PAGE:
• Pat Califia. Sex changes: the politics of transgenderism. San Francisco: Cleis Press 1997. Second edition by Patrick Califia 2003: 7, 29-37, 48, 163, 196, 198.
  • Jay Prosser. Second Skins: The Body Narratives of Transsexuality. New York: Columbia University Press, 1998: 68, 99-100, 116-8, 124, 130-1, 245n2.
  • Don George. “Writers we love: Jan Morris”. 1999.
  • Dr Georgina Somerset. "Re: Saddest part of the syndrome". Letter to the Daily Telegraph, 23 Nov 2003. Online at:
  • Paul Clements. Jan Morris: around the world in 80 years. Writers of Wales. Cardiff: University of Wales Press, 175 pp1998. Seren Books 2006.
  • Alan Rusridger. "Courage under fire". The Guardian, 10 July 2006.
  • Daniel J. O'Connor. Sex Signs: Transsexuality, Autobiogrpahy, and the Languages of Sexual Difference in the United Kingdom and United States of America, 1950-2000. History PhD Thesis, University of Warwick, 2006: 1, 6, 15, 2-5, 27, 28, 30, 33, 35, 39, 45-51, 54, 58, 67, 76, 92-4, 96, 106, 117-120, 127-130, 138-9, 141-171, 253-4 .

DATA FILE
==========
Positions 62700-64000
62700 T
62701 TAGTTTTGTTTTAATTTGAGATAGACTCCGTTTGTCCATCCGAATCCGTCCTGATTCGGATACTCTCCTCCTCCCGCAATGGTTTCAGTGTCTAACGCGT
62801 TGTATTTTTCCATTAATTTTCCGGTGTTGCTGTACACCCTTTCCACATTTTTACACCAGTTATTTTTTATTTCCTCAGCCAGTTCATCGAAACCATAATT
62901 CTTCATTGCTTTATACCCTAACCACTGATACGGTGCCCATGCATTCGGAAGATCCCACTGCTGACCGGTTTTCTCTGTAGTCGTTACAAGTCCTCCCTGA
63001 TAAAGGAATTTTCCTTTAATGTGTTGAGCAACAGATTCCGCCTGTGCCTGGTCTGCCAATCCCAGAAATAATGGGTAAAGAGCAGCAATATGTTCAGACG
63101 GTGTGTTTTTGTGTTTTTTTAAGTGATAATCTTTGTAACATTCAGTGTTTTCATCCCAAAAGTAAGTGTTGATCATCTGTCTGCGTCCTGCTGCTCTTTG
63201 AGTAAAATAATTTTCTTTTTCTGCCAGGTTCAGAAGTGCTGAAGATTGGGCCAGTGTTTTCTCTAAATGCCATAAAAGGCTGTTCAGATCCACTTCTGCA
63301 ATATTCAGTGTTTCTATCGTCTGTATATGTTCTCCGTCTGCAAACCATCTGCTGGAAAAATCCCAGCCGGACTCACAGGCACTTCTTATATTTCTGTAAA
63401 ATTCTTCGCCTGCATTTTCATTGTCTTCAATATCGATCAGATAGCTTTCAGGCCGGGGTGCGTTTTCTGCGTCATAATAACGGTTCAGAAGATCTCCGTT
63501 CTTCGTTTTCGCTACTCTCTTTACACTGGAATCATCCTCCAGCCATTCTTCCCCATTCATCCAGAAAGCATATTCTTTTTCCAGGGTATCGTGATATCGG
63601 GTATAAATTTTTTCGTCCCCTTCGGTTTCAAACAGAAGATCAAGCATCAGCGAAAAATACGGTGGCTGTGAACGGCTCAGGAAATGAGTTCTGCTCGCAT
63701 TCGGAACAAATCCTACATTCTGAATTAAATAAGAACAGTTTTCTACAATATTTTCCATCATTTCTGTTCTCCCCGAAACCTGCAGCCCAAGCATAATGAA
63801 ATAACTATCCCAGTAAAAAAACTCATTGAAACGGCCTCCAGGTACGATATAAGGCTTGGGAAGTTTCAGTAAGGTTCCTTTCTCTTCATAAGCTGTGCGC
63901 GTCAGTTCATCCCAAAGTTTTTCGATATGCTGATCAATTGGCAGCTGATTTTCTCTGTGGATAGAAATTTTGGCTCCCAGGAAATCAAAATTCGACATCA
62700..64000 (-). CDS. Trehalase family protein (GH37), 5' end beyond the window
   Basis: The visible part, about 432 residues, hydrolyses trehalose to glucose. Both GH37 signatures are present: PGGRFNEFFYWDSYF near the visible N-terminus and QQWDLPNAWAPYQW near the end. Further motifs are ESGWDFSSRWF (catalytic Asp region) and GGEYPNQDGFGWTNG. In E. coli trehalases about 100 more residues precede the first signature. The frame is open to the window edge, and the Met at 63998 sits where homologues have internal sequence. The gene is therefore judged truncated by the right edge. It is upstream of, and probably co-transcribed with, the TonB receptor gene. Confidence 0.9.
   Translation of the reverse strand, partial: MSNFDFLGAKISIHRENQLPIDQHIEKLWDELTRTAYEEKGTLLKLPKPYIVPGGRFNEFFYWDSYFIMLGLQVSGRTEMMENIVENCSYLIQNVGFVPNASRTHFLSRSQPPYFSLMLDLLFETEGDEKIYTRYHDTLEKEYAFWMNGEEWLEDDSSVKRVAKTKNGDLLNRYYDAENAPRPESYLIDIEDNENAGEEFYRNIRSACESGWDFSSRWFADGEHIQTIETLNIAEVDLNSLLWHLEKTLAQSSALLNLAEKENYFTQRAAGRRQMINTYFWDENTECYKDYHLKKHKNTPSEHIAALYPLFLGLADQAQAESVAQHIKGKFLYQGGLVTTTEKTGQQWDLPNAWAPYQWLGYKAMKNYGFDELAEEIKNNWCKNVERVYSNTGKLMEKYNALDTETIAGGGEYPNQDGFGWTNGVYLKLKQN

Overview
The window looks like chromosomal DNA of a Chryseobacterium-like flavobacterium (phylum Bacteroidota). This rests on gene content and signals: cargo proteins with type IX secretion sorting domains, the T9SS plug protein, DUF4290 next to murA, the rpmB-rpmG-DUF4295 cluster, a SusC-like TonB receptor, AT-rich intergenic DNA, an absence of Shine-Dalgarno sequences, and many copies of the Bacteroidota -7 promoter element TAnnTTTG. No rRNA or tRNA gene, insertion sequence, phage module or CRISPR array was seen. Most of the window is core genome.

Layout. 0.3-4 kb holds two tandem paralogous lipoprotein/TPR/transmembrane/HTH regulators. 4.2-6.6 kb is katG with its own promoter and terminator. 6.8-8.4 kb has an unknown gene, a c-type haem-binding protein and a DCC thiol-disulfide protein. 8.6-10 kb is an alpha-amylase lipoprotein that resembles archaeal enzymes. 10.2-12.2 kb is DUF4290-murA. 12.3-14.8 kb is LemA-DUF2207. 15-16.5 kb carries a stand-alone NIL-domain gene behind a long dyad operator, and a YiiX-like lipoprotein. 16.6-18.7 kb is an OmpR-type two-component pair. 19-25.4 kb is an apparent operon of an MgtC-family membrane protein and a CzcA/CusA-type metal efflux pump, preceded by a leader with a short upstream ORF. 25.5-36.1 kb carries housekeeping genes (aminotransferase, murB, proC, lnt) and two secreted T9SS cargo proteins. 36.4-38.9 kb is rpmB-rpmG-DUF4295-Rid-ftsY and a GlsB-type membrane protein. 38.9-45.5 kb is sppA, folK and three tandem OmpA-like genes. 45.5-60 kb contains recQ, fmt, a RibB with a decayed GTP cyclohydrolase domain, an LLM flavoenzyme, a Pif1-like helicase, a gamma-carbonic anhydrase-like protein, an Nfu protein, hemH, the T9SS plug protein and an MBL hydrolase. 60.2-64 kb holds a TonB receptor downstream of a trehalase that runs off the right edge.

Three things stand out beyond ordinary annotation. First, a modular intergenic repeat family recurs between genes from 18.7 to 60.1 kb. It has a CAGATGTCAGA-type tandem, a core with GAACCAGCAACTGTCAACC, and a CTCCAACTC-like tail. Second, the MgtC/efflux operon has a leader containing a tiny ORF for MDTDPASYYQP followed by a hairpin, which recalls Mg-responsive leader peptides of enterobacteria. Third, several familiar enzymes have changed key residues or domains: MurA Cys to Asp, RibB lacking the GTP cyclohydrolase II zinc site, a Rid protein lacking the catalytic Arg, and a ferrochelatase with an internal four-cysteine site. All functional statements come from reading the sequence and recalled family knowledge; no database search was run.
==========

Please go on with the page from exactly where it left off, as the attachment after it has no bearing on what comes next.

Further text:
• Andy McSmith. “Love story: Divorce, the death of a child and a sex change... but still together”. The Independent. 4 June 2008.
  • Gillian Fenwick. Traveling Genius: The Writing Life of Jan Morris. Columbia: University of South Carolina press, 2008.
  • Mike Conefrey. Everest 1953: The Epic Story of the First Ascent of Everest. Oneworld Publications, 2013: 223-4230, 239, 251, 272, 283, 291, 300.


Raymond quotes Rebecca West but does not say where she got the quote from.  She certainly does not quote the male reviewers.  She could have made a much better job making her point - this  illustrates well that even if you were to agree with her position, she is still not a good scholar.

Patrick Califia follows Morris in referring to Dr B-- and does not identify him as Georges Burou.

I have listed only the most relevant of Morris' books above. See Worldcat or Amazon for a fuller list.

Unlike for Femke Olyslager, the editors at Worldcat have revised James Morris' books to be by Jan, even when the edition is question was issued as by James.